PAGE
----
Studies have proven that Fine Arts majors have the worst job prospects in the U.S., and what the country really needs is more smart young people trained in the ever-more-complex technical fields. Educators have responded by emphasizing science, technology, engineering, and math (STEM) in elementary and high school curricula, but the U.S. still ranks woefully behind the rest of the world in producing tomorrow’s STEM’ers.
As luck would have it, amid the show’s sea of robotics, artificial intelligence, and mobile devices at the Consumer Electronics Show (CES), ConsumerAffairs stumbled upon a new product that could be right up the alley for America’s youth who show promise in becoming a future engineer or electronics developer.
Teach a kid how to code…
“Teach a kid how to code and they’ll have a job for the rest of their life” is not a formal axiom, but it probably should be with the way the world is going.
Enter Matatalab, a start-up company based in Shenzhen, China, created by four robot developers who wanted to find a way to marry their passion with something that could make their kindergarten-aged kids’ future-ready.
Joining forces with educators and putting in the years of grunt work it takes to launch a company, they came up with a coding robot kit designed for children ages 4-9 (and, yes, you read that right -- as young as four).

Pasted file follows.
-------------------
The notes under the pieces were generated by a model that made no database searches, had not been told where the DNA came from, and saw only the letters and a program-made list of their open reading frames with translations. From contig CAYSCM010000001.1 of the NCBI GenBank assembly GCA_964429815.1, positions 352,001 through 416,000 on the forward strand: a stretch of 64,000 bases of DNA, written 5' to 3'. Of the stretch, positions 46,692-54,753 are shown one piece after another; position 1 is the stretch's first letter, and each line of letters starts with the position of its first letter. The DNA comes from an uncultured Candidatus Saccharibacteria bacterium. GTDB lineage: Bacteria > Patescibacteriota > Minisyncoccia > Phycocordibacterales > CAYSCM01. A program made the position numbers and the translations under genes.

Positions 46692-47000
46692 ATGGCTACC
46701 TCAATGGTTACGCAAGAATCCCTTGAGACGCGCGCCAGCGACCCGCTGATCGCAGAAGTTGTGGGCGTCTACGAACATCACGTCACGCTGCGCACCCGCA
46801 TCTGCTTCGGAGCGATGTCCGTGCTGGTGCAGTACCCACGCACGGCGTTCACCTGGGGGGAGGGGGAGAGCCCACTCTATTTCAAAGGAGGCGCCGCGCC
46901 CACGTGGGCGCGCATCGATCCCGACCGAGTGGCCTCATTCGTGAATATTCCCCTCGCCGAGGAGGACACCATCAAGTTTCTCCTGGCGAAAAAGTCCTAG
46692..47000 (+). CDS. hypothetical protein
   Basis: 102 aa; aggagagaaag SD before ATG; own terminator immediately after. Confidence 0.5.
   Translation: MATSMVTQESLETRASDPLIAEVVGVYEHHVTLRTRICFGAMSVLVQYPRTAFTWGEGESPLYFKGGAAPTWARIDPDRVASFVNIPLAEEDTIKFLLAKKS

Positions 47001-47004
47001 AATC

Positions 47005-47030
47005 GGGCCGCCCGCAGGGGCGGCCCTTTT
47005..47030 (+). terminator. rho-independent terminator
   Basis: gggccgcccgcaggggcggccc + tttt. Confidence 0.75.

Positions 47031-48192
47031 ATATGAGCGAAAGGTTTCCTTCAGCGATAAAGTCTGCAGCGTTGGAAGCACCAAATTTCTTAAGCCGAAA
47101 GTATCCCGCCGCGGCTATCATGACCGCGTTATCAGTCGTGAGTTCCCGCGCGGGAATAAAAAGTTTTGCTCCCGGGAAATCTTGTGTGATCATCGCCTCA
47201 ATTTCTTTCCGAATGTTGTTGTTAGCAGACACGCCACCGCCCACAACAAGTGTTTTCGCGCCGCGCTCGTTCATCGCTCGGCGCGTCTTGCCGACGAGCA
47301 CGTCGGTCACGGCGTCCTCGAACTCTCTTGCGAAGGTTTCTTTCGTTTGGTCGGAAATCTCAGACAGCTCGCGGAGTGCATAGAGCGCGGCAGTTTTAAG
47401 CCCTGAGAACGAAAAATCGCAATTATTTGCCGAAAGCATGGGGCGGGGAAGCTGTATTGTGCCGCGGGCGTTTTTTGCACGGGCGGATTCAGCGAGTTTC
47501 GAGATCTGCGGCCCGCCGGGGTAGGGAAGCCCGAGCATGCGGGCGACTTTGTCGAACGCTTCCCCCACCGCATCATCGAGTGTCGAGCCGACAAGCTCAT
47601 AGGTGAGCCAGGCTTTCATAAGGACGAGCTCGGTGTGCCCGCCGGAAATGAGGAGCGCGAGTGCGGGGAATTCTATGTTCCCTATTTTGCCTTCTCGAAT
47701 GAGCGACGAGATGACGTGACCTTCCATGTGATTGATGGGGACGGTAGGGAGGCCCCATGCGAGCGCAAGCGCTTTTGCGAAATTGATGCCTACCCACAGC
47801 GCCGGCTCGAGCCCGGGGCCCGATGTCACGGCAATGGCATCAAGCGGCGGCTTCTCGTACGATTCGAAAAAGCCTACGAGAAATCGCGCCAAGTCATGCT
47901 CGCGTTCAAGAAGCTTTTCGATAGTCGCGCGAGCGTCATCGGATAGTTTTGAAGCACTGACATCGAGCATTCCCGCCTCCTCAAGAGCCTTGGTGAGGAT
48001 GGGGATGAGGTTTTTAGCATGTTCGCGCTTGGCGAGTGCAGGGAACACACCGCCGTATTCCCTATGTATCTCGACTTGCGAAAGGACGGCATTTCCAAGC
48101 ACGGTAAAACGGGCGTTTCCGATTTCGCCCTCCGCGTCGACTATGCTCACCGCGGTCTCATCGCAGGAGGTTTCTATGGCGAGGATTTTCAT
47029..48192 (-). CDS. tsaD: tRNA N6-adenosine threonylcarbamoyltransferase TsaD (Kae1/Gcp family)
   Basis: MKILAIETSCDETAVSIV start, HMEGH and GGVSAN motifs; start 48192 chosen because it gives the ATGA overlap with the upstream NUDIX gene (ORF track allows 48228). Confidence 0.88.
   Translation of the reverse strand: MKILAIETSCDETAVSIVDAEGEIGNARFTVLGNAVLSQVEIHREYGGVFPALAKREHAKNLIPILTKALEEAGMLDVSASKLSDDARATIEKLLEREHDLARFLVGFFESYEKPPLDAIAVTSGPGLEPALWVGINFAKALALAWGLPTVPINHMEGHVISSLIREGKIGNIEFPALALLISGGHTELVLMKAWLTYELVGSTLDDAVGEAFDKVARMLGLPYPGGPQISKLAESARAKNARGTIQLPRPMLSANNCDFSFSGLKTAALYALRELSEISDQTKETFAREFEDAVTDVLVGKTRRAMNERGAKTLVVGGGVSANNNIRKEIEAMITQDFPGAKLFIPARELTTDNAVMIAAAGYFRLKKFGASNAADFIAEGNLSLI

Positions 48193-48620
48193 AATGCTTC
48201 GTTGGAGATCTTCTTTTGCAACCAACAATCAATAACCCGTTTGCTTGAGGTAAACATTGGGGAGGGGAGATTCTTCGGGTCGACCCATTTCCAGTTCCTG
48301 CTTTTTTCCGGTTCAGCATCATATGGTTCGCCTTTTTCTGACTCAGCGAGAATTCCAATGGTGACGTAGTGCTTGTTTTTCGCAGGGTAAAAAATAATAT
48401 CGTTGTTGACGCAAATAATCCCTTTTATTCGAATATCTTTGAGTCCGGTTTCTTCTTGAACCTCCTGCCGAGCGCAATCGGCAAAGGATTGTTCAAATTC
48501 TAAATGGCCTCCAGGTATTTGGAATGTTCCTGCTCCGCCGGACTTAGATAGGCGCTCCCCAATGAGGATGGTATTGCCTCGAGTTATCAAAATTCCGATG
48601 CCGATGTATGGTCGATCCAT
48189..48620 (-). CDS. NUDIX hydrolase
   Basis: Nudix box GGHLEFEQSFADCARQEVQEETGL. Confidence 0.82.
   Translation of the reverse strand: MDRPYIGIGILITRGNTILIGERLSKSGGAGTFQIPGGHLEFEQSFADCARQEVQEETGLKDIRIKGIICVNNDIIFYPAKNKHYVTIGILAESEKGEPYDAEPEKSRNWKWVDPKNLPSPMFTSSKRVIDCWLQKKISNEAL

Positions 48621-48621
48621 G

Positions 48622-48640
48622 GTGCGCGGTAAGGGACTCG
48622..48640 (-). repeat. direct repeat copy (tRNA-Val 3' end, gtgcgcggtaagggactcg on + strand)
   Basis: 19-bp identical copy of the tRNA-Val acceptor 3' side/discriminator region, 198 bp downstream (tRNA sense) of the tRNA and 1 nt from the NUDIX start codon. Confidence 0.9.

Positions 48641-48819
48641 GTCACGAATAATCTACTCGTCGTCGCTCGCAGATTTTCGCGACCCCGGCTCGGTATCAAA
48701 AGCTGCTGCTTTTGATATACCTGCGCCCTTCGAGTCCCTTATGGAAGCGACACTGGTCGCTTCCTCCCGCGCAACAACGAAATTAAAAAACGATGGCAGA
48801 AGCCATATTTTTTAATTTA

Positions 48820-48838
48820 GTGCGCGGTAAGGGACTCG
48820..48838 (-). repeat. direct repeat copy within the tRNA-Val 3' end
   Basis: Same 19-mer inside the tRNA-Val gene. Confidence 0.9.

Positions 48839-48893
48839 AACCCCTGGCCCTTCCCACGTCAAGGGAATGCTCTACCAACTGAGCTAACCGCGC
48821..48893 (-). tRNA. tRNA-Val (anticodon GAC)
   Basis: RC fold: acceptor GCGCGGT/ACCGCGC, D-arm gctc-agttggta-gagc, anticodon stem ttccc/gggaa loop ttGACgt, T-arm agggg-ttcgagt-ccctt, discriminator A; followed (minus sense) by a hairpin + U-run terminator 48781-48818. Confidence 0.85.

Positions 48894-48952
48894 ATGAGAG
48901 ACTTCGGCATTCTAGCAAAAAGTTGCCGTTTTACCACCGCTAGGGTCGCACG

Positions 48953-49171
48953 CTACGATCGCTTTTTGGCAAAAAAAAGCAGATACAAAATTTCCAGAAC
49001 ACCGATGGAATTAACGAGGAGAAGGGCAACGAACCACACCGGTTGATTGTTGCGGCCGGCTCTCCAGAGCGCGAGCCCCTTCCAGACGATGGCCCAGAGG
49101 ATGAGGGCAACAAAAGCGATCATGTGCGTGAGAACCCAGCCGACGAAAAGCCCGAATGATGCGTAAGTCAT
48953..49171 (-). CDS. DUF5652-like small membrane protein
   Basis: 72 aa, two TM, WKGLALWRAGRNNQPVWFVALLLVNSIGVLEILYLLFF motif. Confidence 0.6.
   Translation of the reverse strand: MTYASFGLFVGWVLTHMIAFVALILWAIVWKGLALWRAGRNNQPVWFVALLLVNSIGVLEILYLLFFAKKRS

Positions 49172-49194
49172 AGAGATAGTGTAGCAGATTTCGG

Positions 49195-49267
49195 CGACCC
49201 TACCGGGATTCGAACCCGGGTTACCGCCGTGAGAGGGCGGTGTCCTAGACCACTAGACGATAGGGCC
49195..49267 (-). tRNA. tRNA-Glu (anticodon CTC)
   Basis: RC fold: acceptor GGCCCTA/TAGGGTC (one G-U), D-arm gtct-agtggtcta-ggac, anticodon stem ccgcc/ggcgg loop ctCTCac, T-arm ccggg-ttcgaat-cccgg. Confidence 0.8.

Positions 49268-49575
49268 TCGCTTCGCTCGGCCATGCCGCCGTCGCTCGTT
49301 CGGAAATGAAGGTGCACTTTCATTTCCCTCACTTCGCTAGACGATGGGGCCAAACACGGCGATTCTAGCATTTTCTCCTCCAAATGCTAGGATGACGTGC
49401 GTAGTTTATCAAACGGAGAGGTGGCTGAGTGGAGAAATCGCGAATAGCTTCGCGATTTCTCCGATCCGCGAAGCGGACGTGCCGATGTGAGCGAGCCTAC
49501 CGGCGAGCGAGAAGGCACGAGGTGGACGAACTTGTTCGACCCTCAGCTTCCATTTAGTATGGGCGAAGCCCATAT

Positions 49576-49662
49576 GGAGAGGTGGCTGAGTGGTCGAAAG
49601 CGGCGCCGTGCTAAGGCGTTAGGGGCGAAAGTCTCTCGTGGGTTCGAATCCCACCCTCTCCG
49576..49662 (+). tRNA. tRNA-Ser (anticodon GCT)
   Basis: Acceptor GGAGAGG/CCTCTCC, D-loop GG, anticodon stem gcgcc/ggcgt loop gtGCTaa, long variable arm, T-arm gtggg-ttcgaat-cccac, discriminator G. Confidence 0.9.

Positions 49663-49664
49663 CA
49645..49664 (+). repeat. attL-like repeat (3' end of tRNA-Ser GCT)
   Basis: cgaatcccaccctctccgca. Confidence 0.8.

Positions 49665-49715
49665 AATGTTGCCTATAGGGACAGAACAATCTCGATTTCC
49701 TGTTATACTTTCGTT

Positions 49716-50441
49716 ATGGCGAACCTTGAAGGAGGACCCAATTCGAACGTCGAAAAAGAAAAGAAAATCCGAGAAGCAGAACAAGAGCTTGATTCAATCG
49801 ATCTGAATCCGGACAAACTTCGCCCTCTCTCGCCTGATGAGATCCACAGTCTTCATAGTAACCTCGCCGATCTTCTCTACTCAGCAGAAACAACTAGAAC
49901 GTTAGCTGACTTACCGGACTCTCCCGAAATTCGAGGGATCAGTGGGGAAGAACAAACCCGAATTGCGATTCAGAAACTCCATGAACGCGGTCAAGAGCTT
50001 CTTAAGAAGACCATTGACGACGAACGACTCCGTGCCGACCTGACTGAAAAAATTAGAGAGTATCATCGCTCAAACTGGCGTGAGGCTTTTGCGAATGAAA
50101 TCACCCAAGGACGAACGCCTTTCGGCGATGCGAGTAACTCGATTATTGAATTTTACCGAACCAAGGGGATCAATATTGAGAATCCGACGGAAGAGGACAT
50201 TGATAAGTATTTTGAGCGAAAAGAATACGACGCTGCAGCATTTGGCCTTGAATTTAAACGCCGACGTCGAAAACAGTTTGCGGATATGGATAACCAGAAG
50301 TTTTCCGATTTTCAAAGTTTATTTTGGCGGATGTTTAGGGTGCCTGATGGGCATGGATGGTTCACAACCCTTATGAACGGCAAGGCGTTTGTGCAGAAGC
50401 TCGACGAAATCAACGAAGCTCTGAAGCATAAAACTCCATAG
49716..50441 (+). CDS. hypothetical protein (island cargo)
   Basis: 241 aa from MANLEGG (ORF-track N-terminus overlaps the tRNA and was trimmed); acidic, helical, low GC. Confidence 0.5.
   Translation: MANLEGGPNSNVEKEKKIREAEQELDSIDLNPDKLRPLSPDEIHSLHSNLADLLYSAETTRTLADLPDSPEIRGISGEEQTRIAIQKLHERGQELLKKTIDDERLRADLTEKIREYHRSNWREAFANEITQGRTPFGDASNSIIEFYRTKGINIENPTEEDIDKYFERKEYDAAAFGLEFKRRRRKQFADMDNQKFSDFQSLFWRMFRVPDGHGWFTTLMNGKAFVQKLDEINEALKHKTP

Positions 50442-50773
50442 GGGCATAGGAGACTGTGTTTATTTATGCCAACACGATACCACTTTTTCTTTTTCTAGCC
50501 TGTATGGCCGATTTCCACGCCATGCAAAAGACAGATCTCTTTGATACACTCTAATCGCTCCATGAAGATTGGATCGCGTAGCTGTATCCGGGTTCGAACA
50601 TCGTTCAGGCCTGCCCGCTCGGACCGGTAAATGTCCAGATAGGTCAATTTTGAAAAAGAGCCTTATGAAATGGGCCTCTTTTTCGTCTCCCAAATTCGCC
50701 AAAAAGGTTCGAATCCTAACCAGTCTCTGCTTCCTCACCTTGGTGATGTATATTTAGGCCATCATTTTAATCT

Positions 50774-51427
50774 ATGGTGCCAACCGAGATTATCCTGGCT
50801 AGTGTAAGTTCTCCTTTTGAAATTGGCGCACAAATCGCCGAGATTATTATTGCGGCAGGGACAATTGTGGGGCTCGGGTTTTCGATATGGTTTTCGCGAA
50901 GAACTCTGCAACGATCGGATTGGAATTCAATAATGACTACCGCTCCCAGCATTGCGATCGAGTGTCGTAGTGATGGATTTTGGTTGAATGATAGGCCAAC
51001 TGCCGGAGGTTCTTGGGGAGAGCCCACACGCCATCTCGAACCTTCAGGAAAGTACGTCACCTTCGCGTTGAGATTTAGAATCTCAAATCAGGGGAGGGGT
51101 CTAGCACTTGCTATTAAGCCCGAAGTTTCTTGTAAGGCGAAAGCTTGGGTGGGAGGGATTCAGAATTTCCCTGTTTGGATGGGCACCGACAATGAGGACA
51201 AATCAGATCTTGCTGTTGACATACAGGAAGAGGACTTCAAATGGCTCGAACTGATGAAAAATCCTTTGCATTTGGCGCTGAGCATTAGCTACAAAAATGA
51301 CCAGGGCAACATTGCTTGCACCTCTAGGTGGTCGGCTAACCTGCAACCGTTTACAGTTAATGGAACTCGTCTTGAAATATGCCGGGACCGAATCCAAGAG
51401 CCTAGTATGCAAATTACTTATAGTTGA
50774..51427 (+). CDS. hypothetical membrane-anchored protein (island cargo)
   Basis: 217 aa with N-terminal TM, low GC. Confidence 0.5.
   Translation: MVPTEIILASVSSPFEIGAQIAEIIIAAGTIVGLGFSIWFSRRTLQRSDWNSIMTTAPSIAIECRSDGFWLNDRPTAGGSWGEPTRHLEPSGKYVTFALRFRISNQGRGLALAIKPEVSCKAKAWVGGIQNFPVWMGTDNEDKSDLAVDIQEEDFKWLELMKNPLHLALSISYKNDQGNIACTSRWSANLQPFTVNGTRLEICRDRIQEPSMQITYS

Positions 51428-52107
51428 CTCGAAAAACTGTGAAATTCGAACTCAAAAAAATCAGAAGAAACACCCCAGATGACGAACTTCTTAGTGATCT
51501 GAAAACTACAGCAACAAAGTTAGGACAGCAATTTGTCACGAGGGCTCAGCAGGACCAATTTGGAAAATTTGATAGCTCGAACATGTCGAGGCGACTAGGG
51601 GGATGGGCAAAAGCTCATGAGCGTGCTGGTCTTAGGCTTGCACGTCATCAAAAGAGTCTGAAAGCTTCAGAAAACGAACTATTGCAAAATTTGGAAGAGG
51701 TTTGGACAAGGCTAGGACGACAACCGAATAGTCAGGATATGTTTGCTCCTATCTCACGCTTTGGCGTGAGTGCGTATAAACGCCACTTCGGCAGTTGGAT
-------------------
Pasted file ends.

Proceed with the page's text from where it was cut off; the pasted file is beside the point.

“Encourage creative expression, Enhance coding adventure”
A child who builds things out of Legos would probably have a field day with Matatalab’s kit. The kit is tactile, colorful, and modular, but Matatalab takes things a step further in enhancing a child’s awareness of what takes place when variables -- conditionals, imagination, and cause and effect -- are applied.
Matatalab allows users to build a “playground” with their own rules and challenges. They can then place their robot anywhere on the playground, pick out blocks on the coding module, hit “play,” see what happens, make all the additions or changes they want, and have another go at it.
Did someone say screenless?
For parents who are frustrated with trying to pull their child away from the rabbit holes of our screened device world, this might be just the ticket. Matatalab’s coding kit is completely screenless, but it’s gamified enough to provide some app-like play and pocket-sized so it can go anywhere the family goes.
One other thing ConsumerAffairs found impressive is that the coding kit has expansion packs for budding artists, animators, and musicians who add even more tech angles to their skillset. There’s also a sensor-based expansion set that allows kids to program the MatataBot to detect and react to obstacles.
Matatalab’s set is just now starting to gain some traction in the U.S. through a Kickstarter initiative and availability through Amazon. The price for the basic kit is $299 U.S. and $199 for each of the expansion modules.
A company spokesperson at China’s Tech First Look exposition at CES told ConsumerAffairs that the rest of the world has already taken notice. They said a fourth of the 4,000 kits the company has sold are in the hands of young children living in Russia.